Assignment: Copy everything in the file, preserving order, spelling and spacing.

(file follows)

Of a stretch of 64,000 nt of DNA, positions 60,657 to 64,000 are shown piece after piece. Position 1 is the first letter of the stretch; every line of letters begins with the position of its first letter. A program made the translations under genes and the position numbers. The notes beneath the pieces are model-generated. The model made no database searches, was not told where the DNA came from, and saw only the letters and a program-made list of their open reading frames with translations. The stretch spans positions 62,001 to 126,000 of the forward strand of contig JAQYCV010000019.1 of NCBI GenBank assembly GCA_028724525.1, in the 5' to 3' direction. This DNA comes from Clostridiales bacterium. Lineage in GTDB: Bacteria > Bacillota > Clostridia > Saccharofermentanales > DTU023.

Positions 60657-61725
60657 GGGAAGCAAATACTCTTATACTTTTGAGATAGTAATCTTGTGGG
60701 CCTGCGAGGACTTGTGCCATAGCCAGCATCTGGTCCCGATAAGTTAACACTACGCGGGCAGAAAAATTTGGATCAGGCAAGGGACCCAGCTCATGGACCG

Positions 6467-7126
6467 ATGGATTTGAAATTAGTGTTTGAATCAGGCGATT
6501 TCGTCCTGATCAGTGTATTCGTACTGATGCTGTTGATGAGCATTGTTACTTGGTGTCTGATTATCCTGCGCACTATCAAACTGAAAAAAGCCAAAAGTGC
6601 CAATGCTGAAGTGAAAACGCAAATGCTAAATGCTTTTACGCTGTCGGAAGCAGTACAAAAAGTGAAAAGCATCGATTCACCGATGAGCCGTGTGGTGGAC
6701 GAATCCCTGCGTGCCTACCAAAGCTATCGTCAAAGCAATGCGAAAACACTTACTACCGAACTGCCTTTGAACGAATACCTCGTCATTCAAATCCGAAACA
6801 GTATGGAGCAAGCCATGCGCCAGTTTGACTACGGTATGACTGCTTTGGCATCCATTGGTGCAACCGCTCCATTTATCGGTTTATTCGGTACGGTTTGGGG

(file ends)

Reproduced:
Of a stretch of 64,000 nt of DNA, positions 60,657 to 64,000 are shown piece after piece. Position 1 is the first letter of the stretch; every line of letters begins with the position of its first letter. A program made the translations under genes and the position numbers. The notes beneath the pieces are model-generated. The model made no database searches, was not told where the DNA came from, and saw only the letters and a program-made list of their open reading frames with translations. The stretch spans positions 62,001 to 126,000 of the forward strand of contig JAQYCV010000019.1 of NCBI GenBank assembly GCA_028724525.1, in the 5' to 3' direction. This DNA comes from Clostridiales bacterium. Lineage in GTDB: Bacteria > Bacillota > Clostridia > Saccharofermentanales > DTU023.

Positions 60657-61725
60657 GGGAAGCAAATACTCTTATACTTTTGAGATAGTAATCTTGTGGG
60701 CCTGCGAGGACTTGTGCCATAGCCAGCATCTGGTCCCGATAAGTTAACACTACGCGGGCAGAAAAATTTGGATCAGGCAAGGGACCCAGCTCATGGACCG

Positions 6467-7126
6467 ATGGATTTGAAATTAGTGTTTGAATCAGGCGATT
6501 TCGTCCTGATCAGTGTATTCGTACTGATGCTGTTGATGAGCATTGTTACTTGGTGTCTGATTATCCTGCGCACTATCAAACTGAAAAAAGCCAAAAGTGC
6601 CAATGCTGAAGTGAAAACGCAAATGCTAAATGCTTTTACGCTGTCGGAAGCAGTACAAAAAGTGAAAAGCATCGATTCACCGATGAGCCGTGTGGTGGAC
6701 GAATCCCTGCGTGCCTACCAAAGCTATCGTCAAAGCAATGCGAAAACACTTACTACCGAACTGCCTTTGAACGAATACCTCGTCATTCAAATCCGAAACA
6801 GTATGGAGCAAGCCATGCGCCAGTTTGACTACGGTATGACTGCTTTGGCATCCATTGGTGCAACCGCTCCATTTATCGGTTTATTCGGTACGGTTTGGGG